Foreign Institutional Investors are allowed to invest in Indian equities subject to restrictions on maximum holdings in individual companies. Restrictions remain on investment in debt, but these too have been progressively relaxed.
Indian companies are allowed to raise equity in international markets subject to various restrictions.
Indian companies are allowed to borrow in international markets subject to a minimum maturity, a ceiling on the maximum interest rate, and annual caps on aggregate external commercial borrowings by all entities put together.
Indian mutual funds are allowed to invest a small portion of their assets abroad. Indian companies are given access to long dated forward contracts and to cross currency options.
The main objective of the project is to determine the lead and lag relationships between the Indian stock market and key macroeconomic variables. Certain quarters of the investors believe that the positive growth in the gross national product will result in an 54
improvement in the performance of the stock markets. The endeavor of the study is to investigate the question: Can the Indian stock market act as a barometer for the Indian economy’s growth and development? This is of course an empirical question. To test this, the correlation test has been employed and the results are summarized as follows: i. Moderate degree of positive correlation between GDP at factor cost and all its three sectors with the SENSEX and S&P CNX NIFTY. Manufacturing sector has shown the better correlation as compare to others. ii. High degree of positive correlation between broad money and the S&P CNX NIFTY.
High degree of positive correlation of per capita income with the SENSEX but it has shown a high degree of positive correlation with the GDP at factor cost. High degree of positive correlation between net domestic savings and the SENSEX . Low degree of positive correlation of exchange rate of an Indian rupee against US dollar and the both indices.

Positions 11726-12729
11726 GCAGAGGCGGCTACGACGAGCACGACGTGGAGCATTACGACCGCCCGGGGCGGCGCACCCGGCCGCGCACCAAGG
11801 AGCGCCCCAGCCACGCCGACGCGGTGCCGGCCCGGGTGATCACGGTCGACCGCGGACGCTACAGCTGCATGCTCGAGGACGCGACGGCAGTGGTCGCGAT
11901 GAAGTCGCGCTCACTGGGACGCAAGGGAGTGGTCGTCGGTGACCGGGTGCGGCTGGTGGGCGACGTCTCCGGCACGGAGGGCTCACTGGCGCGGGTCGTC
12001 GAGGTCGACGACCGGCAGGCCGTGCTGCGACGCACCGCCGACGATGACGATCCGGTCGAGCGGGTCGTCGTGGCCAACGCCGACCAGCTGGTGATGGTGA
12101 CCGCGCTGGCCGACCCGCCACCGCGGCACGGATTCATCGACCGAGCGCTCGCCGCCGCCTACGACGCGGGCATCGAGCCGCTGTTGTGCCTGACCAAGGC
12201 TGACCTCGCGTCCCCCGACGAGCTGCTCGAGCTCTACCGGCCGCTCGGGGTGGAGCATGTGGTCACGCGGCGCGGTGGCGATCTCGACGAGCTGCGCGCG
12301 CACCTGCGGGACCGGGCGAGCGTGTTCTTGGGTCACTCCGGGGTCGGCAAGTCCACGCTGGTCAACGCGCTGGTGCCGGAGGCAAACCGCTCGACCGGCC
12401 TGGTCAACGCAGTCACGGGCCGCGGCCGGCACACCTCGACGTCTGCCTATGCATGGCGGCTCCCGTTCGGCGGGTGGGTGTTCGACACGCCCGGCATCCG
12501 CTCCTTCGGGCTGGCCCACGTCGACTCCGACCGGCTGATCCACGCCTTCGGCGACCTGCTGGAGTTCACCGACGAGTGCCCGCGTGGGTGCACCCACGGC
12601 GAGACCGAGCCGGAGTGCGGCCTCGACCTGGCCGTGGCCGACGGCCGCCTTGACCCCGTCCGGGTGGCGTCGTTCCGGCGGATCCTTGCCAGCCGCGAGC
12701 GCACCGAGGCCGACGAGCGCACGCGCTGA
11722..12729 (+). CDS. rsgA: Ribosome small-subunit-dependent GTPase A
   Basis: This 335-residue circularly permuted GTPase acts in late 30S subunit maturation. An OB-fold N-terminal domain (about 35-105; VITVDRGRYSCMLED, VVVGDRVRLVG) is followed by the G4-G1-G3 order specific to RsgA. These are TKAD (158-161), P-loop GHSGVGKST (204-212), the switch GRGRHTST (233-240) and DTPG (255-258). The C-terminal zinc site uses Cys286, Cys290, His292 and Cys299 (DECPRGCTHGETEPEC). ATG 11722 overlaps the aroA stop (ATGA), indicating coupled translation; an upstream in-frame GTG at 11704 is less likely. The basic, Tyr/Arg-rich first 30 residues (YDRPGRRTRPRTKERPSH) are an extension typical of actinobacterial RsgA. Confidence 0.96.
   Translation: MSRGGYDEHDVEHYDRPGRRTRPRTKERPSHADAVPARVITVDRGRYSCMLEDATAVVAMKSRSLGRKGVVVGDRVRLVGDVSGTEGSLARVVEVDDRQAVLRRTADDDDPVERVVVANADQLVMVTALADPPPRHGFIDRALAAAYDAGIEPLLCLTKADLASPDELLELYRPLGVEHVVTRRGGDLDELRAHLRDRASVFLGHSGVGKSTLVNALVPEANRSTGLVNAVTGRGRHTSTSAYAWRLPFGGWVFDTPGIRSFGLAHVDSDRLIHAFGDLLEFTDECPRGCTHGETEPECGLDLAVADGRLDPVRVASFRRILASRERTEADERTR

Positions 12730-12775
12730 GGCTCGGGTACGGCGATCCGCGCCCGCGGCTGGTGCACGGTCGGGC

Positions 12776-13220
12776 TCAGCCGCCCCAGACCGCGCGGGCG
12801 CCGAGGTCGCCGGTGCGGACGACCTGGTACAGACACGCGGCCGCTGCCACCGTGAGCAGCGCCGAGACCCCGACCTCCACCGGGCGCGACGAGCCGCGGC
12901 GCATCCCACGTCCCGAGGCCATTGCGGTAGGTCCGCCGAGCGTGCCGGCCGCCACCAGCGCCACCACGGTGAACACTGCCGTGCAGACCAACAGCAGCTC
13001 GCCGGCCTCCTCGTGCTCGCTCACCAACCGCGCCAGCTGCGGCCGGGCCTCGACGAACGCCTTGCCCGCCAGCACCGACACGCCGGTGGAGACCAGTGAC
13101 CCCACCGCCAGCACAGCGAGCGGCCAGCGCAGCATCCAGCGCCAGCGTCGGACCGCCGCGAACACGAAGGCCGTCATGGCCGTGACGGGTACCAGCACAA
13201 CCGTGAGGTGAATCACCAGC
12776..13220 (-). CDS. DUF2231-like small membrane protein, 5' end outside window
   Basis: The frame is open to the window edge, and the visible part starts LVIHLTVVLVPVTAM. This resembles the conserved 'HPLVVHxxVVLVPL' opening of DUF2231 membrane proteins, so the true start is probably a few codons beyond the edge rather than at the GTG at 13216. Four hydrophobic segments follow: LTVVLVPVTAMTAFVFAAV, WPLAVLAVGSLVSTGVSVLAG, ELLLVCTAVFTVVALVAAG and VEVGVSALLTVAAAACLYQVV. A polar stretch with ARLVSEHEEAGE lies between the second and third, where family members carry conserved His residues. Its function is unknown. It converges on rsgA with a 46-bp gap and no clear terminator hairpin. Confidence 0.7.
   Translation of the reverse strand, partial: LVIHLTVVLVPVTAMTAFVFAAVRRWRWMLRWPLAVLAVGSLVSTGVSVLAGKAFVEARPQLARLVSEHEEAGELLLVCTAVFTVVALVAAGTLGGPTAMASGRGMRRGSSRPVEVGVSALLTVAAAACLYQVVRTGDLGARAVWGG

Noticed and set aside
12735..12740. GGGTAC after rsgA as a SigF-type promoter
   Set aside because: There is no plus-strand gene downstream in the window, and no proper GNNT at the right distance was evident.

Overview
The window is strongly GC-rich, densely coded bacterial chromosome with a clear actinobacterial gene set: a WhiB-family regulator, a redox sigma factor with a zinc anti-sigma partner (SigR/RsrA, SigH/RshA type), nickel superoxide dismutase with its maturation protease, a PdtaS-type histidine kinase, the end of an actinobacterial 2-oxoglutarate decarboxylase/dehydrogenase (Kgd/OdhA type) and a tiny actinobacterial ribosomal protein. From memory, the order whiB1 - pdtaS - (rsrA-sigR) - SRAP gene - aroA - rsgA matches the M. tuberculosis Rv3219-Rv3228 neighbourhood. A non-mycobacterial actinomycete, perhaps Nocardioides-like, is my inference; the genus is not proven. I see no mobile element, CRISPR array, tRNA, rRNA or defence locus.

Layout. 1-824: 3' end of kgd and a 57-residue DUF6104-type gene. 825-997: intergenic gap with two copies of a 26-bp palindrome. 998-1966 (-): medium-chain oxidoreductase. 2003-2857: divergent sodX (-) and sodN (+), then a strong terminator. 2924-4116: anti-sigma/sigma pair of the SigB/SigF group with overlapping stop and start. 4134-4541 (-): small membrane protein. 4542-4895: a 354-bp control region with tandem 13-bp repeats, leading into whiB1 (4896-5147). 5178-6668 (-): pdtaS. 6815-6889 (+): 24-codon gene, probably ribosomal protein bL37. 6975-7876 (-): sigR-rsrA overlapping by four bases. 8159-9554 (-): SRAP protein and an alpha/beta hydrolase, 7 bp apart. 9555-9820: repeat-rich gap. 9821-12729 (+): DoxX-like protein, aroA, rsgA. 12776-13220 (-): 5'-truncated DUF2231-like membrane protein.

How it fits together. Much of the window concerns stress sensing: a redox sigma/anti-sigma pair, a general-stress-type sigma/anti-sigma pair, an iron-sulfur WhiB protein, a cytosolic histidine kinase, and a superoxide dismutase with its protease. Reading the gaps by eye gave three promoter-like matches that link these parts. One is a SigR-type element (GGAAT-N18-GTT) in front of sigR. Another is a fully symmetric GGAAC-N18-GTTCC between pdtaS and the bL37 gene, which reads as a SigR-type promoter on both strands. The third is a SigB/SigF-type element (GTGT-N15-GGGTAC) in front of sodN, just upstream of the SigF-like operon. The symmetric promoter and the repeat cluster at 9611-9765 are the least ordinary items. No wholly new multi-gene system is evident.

The Indian stock market is influenced by changes in the Indian economy and Indian stock market acts as a barometer of Indian economy as it is proved by the high degree of positive correlation between stock market indices and key macroeconomic variables, such as, Domestic savings, money supply and GDP growth rate. But on the other hand, other macroeconomic variable such as and Exchange rate have low degree of correlation with respect to Indian stock market
-RBI Bulletin (Volume LXIII Number 2)” Monetary Policy” Rekha Mishra, Feb.2009,Q3 -Indian capital market. (2006-07). Economic survey -Current state of indian economy 2008, Federation of Indian Chambers of Commerce and Industry, New Delhi. 55
-India-watch: India at a glance. article retrieved on March 28, 2007, from http://indiandata.com. Latest economic data. (2008). India -Macroeconomic variables, article retrieved on April 1, 2008, from http:// rbi.org.in/scripts/annual publications. -Monthly economic analysis. article retrieved on March 28, 2008, from http://indianbusiness.nic.in. -Stock prices, article retrieved on Apri 5, 2008, from http://bseindia.com -Stock prices, article retrieved on Apri 5, 2008, from http://nseindia.com -Economic survey 2008 -Economic Indicators -http://www.tradingeconomics.com/Economics/Inflation Symbol=INRcs.com/Economics/Stock-Market.aspx?Symbol=INR -http://www.tradingeconomics.com/Economics/GDP-Growth.aspx?Symbol=INR -http://www.tradingeconomics.com/Economics/GDP.aspx?Symbol=INR -http://www.tradingeconomics.com/Economics/GDP-Per-Capita.aspx?Symbol=INR -http://www.tradingeconomics.com/Economics/Industrial-Production.aspx?Symbol=INR -http://www.tradingeconomics.com/Economics/Government-Budget.aspx?Symbol=INR -http://pib.nic.in/archieve/others/2007/feb07/r2007020702.pdf -http://exim.indiamart.com/budget-2009-10/ CPI.aspx?